• The Philippines said the Chinese vessel constrained the maneuvering space of its ship 
  • However, Beijing said the disputed Scarborough Shoal was "China’s inherent territory" 
  • This comes as the Philippines and the U.S. began a massive drill in the country

China has slammed the Philippines and claimed "sovereignty" over the Scarborough Shoal in the disputed South China Sea, a day after Manila protested the presence of a Chinese vessel near the shoal.

The territorial dispute between the two countries came to the fore once again Monday when Manila reported the "close distance maneuvering" of a Chinese Coast Guard vessel near the Scarborough Shoal. According to the Philippines Coast Guard (PCG), the incident took place on March 2 during Philippine maritime patrol operations around the Scarborough Shoal, locally known as Bajo de Masinloc, reported CNN.

The PCG said the Chinese Coast Guard vessel with bow number 3305 conducted a close distance maneuvering over an area of approximately 21 yards (19.2 meters) in the direction of Philippine vessel BRP Malabrigo. "This constrained the maneuvering space of BRP Malabrigo -- a clear violation of the 1972 International Regulations for Preventing Collisions at Sea (COLREGS)," the PCG said.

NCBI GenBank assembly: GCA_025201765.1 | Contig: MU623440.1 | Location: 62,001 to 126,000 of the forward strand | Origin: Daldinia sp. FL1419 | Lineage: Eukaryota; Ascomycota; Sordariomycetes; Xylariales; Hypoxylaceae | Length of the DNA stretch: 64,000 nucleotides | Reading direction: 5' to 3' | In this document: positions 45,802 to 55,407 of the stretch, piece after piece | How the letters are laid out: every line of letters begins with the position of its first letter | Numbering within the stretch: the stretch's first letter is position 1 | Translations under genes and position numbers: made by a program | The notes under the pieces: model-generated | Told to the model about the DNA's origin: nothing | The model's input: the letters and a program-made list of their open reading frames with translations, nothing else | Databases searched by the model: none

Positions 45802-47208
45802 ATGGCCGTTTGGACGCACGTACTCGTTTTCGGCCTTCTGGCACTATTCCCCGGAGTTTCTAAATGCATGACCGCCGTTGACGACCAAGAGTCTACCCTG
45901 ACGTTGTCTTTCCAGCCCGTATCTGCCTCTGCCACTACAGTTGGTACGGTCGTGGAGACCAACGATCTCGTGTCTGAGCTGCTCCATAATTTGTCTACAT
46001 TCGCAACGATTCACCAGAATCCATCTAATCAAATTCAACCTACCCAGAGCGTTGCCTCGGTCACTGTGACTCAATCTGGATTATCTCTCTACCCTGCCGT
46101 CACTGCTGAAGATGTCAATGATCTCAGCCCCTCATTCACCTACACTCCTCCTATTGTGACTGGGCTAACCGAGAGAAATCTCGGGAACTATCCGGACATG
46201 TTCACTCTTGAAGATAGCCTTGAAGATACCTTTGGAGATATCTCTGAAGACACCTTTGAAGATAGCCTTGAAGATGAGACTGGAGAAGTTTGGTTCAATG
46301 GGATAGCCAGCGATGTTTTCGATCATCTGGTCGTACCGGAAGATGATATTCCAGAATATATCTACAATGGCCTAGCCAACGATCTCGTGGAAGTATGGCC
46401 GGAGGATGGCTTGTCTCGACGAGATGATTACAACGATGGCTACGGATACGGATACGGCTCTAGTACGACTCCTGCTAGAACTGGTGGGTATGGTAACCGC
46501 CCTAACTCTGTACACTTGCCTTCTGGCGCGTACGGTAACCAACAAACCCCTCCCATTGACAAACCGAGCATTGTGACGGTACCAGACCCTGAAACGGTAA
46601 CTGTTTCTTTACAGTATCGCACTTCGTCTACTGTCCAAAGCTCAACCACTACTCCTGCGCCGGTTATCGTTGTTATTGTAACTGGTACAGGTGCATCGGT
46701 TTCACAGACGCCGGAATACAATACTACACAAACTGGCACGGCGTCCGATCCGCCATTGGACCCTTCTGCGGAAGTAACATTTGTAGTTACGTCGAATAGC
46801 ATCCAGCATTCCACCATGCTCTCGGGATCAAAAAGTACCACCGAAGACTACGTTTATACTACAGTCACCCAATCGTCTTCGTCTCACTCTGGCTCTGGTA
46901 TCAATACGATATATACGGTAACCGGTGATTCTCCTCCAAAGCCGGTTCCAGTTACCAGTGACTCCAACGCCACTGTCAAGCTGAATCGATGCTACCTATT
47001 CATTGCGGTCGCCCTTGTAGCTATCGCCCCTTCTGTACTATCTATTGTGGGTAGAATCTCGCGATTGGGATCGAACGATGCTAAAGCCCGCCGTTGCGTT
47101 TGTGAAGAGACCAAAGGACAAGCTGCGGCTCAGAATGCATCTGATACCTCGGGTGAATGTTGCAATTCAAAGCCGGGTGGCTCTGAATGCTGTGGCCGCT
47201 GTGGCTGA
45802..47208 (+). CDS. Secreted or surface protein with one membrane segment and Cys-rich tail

Though it is unclear whether Manila lodged a diplomatic protest in this regard, China responded harshly to the report, according to CNN Philippines.

Chinese Foreign Ministry spokesperson Wang Wenbin said the disputed shoal was "China’s inherent territory" and it had "sovereignty over Huangyan Dao (Scarborough Shoal) and its adjacent waters as well as sovereign rights and jurisdiction over relevant waters."

"We hope that the Philippine ships will earnestly respect China’s sovereignty and rights and interests, abide by China’s domestic law and international law, and avoid interfering with the patrol and law enforcement of the China Coast Guard in the above-mentioned waters," he added.

However, Manila refused to bow down to Chinese belligerence. A statement by acting presidential spokesperson Martin Andanar read: "The Philippine position is we continue to exercise full sovereignty over Bajo de Masinloc and its territorial sea, as well as sovereign rights and jurisdiction over the surrounding EEZ and continental shelf."

The shoal, which lies within the Philippines' 200-mile exclusive economic zone, is currently effectively controlled by China, which has maintained a constant coast guard presence there since 2012.

The war of words between the two countries comes a day after the Philippines and U.S. kickstarted the largest-ever joint military drills in the archipelago nation. The drills, which signal deepening defense ties between the two countries, will have over 9,000 Filipino and American soldiers taking part in the 12-day training event across the main island of Luzon.

The war games are also last under outgoing President Rodrigo Duterte, who had threatened to cancel exercises and ax a key military deal with the U.S.

A Philippine coast guard ship sails past a Chinese coast guard ship near Scarborough shoal in the South China Sea in May 2019
A file picture of a Philippine coast guard ship sailing past a Chinese coast guard ship near Scarborough shoal in the South China Sea AFP / TED ALJIBE